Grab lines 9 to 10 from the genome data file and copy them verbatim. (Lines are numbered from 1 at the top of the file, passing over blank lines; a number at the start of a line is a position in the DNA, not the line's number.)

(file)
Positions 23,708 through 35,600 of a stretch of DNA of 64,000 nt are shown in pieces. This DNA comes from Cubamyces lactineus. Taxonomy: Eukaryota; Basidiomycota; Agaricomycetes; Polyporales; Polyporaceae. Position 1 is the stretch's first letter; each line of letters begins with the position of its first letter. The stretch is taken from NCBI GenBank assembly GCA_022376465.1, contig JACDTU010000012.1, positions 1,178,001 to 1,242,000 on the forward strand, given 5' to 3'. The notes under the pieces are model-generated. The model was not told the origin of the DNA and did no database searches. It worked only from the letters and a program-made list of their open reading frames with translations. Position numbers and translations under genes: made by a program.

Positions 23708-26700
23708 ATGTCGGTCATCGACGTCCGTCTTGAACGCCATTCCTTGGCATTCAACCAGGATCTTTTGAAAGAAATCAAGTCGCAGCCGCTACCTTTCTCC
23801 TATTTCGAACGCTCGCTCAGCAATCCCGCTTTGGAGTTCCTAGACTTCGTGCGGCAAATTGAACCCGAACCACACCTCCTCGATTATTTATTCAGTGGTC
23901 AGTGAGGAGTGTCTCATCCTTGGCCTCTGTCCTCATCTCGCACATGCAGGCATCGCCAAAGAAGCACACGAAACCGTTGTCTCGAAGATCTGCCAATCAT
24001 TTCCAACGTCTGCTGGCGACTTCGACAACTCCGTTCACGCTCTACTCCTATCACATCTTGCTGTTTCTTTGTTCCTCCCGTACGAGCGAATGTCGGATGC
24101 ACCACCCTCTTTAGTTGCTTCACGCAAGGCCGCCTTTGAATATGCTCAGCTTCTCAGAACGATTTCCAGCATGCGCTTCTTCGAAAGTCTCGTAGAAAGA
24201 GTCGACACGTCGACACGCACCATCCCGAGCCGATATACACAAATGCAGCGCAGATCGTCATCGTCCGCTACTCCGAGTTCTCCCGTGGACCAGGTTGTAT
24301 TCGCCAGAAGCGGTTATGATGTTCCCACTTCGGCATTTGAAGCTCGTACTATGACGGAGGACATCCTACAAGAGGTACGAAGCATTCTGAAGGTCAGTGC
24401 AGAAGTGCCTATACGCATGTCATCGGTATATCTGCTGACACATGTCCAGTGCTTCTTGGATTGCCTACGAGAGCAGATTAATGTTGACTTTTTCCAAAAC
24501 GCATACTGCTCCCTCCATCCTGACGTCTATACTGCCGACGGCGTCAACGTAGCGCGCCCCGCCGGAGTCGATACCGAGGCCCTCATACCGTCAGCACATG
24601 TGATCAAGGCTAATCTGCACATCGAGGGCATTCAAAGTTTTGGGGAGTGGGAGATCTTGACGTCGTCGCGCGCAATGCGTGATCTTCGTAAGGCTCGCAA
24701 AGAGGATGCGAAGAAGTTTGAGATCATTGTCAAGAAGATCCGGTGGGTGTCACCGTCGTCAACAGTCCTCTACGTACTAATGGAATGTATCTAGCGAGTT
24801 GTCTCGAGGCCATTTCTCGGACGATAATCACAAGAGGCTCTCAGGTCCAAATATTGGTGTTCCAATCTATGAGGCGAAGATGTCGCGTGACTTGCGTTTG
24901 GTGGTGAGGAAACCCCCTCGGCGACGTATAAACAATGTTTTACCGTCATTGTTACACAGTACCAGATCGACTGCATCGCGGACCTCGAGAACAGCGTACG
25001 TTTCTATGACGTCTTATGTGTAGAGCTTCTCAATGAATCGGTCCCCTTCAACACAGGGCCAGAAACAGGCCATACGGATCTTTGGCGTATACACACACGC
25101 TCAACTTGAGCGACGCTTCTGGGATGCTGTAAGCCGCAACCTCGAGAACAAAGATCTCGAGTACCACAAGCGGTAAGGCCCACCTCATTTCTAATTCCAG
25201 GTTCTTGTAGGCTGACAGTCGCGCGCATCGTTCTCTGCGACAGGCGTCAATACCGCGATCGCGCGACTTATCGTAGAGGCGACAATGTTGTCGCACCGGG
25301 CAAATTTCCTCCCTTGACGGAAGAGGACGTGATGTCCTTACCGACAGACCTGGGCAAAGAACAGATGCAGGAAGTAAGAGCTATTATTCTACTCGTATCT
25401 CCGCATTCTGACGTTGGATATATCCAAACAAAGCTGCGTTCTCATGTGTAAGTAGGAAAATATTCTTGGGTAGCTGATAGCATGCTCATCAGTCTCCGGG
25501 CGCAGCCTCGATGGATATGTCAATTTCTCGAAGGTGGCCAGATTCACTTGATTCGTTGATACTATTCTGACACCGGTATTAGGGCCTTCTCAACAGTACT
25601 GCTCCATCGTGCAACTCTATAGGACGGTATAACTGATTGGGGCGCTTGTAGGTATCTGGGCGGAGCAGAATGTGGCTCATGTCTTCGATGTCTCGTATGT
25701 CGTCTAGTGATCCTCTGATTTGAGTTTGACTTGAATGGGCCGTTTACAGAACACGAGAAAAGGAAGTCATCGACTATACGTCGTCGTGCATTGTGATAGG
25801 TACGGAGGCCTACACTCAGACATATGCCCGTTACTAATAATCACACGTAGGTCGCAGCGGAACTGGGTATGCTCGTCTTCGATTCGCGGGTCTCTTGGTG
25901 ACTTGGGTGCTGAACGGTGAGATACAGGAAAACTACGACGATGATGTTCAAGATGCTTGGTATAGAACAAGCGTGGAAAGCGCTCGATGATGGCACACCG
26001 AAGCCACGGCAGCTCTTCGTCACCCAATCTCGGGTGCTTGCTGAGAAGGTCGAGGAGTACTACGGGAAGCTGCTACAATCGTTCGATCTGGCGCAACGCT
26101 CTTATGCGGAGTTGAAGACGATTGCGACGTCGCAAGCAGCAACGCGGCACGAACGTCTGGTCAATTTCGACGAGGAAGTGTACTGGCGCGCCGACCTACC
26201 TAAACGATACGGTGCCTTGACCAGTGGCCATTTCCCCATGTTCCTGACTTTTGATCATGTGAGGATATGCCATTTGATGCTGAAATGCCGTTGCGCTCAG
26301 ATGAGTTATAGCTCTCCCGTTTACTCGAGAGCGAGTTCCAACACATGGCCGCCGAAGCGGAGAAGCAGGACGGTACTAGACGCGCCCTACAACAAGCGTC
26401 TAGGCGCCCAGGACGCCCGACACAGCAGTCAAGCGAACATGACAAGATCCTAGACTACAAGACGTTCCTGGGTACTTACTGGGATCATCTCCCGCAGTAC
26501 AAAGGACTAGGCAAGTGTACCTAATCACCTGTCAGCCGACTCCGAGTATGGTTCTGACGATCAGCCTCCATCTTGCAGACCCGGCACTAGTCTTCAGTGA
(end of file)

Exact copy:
24301 TCGCCAGAAGCGGTTATGATGTTCCCACTTCGGCATTTGAAGCTCGTACTATGACGGAGGACATCCTACAAGAGGTACGAAGCATTCTGAAGGTCAGTGC
24401 AGAAGTGCCTATACGCATGTCATCGGTATATCTGCTGACACATGTCCAGTGCTTCTTGGATTGCCTACGAGAGCAGATTAATGTTGACTTTTTCCAAAAC